Do I really need to use cake flour? What’s the difference between baking soda and baking powder? If I took the cake out an hour ago, but just noticed it’s raw in the middle, I can just put it back in, right? These are all questions I’ve asked my long-suffering, cake-queen friends over the years. But even our best friends have lives and can’t be our baking advisors 24/7.
So thank god for The Pantry, a haven for all things baking-related from the Flour and Stone team – the same people who brought us those much-loved panna cotta-soaked lamingtons and lemon-drizzle cake. The shop has replaced the bakery’s original Woolloomooloo space, which closed shortly after Sydney went into lockdown earlier this year. (You can still get all your Flour and Stone favourites down the road in the Flour and Stone Annexe.) And owner Nadine Ingram is hoping the store will be much more than somewhere to drop some cash.
“We want people to come in and ask us all their baking questions and create a sense of community,” Ingram tells Broadsheet. “I want to underpin all the products we have on our shelves with baking conversations – kind of like a hotline.”
The store is filled with the bread-and-butter of everything the home baker needs, from cake tins to Woodstock flour, old-school biscotti, hard-to-find St David butter, free range eggs from Dural, and Ingram’s famed plum puddings. There is a selection of Ingram’s favourite baking tomes, tea by Rabbit Hole, and cake pedestals by Kimberly Cruz. Each of Flour and Stone’s pastry chefs has been tasked with creating their own item, accompanied by a plaque telling its story. Take Sarah Ghantous, who’s baking lavosh crackers with the za’atar her grandmother has been making for more than 30 years.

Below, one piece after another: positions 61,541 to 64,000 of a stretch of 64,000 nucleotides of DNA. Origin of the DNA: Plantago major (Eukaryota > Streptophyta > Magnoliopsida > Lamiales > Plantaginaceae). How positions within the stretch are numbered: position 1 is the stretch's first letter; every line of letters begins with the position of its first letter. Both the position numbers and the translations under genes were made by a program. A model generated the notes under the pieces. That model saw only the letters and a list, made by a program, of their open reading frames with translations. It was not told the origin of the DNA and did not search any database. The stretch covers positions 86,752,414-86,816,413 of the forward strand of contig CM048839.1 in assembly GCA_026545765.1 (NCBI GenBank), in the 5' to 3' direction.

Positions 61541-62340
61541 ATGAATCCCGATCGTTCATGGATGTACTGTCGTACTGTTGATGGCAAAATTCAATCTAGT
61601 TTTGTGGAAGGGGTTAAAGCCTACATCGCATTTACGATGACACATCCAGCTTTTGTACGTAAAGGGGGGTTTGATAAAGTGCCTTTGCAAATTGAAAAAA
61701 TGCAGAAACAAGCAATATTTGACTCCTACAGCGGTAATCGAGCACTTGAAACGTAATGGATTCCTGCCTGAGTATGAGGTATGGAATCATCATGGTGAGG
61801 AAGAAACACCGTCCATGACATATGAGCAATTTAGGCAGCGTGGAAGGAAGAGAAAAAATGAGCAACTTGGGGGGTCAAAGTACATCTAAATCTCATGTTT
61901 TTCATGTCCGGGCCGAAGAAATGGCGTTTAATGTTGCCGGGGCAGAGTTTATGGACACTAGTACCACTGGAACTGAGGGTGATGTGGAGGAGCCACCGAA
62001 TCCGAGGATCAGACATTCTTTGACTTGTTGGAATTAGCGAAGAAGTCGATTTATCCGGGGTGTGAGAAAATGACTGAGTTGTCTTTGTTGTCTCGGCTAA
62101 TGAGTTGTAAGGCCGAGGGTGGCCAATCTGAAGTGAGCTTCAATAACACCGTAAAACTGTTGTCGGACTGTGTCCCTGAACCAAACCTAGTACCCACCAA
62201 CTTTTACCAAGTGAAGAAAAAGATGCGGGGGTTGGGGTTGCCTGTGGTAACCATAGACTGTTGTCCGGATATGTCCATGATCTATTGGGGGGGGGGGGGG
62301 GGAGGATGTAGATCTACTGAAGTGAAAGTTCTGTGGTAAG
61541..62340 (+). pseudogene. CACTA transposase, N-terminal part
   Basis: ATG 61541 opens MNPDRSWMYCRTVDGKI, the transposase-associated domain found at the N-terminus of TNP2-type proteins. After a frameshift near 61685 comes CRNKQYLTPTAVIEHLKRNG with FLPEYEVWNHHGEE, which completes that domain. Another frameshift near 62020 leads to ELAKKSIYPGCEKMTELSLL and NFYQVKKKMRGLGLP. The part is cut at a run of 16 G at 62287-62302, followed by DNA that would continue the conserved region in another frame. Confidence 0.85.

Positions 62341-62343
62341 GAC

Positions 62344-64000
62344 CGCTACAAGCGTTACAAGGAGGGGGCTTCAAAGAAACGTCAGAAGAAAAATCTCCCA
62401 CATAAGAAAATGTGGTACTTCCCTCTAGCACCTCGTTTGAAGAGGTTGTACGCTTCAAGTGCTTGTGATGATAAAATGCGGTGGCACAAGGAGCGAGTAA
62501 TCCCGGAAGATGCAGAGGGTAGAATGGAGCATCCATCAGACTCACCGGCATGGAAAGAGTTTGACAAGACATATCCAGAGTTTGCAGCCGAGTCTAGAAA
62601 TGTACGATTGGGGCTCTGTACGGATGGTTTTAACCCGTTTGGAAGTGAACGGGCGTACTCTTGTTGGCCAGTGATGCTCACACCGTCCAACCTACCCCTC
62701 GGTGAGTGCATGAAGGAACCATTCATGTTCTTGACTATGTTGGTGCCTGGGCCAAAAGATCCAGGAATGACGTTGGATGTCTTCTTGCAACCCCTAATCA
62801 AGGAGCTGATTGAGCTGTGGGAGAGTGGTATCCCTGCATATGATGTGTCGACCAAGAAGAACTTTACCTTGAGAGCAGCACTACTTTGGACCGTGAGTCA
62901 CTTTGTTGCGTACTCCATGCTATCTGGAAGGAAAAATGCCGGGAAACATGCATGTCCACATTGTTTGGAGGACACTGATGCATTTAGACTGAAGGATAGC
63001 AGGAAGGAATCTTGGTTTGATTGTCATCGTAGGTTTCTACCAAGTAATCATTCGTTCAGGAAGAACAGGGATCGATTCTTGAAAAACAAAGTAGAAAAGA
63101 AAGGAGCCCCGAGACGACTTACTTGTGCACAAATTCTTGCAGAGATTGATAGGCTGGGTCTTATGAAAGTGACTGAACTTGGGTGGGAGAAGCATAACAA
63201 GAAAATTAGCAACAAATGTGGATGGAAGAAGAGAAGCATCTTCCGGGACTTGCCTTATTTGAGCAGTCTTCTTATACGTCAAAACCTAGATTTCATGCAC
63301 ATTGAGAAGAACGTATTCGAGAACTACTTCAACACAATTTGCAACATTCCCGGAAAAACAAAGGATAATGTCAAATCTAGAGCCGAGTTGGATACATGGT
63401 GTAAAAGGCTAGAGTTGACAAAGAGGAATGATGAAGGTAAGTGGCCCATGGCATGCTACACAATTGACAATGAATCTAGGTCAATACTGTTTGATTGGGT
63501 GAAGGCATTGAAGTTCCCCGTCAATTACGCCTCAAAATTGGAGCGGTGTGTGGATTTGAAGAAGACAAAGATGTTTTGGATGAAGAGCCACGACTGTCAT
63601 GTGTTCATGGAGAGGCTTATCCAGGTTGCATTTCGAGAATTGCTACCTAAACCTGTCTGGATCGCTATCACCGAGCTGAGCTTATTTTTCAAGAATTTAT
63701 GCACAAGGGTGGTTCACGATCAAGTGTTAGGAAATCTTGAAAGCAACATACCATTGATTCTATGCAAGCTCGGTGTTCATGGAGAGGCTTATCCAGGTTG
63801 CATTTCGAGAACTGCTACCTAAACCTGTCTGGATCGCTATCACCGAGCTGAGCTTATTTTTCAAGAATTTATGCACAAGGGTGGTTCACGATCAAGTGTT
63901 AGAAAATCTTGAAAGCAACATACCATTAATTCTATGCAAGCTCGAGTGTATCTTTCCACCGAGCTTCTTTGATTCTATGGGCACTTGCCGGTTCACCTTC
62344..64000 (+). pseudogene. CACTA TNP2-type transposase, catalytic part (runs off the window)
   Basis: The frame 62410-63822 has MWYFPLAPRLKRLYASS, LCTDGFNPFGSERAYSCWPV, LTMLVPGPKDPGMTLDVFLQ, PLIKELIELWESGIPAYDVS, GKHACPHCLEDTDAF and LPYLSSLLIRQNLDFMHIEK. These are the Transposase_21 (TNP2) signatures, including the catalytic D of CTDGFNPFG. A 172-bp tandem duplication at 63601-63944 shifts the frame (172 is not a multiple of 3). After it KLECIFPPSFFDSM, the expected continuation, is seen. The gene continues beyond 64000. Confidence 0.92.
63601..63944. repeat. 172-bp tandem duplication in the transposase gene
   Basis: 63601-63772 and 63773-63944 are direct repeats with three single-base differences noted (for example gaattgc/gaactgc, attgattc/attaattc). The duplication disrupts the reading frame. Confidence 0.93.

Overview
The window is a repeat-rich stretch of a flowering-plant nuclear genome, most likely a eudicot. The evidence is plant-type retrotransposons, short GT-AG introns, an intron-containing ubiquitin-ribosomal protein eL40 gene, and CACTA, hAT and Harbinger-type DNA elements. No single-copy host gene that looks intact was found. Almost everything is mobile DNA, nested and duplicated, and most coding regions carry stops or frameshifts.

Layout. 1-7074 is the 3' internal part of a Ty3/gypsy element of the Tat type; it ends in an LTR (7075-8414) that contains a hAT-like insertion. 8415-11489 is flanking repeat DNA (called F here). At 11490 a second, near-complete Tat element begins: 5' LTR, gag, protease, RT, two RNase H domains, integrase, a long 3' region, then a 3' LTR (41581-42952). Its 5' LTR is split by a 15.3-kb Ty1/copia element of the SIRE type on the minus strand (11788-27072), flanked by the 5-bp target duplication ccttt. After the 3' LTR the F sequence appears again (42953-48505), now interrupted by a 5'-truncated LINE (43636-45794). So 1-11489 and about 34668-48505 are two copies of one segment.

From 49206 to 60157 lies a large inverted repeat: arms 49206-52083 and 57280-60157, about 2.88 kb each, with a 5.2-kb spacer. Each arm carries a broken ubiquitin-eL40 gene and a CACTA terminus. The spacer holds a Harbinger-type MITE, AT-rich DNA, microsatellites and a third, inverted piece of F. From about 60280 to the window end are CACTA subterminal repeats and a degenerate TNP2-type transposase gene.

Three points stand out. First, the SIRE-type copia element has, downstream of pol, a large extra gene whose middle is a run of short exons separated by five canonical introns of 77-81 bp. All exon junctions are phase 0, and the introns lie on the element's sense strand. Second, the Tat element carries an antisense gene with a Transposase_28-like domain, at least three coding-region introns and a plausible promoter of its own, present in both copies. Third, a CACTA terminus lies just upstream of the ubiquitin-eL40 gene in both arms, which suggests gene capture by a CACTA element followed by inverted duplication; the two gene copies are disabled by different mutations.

“We aren’t just throwing anything on the shelves,” Ingram says. “We wanted it to be thoughtful and meaningful. It needs to be for the baker and it needs to have a story, preferably from someone we have a connection to.”
Over in the fridge, the team has curated a raft of products that will elevate the home baker’s creations to the next level – think buttermilk ricotta, pot-set yoghurt, passionfruit curd and lemon curd. But it’s the ready-to-roll pastry that’s flying off the shelves.
“The feedback so far is that it’s a godsend.” The sweet shortcrust pastry and all-butter puff pastry can be kept in the freezer for up to three months. “You can buy it, take it home and pretend you made it yourself,” Ingram says, laughing.
The shop opened in November. Sure to be popular are the DIY pavlova kits: a box filled with four pavlova nests and an instruction card. All the fillings – passionfruit and lemon curds, sherry custard, honeycomb and berry compote – are available in store.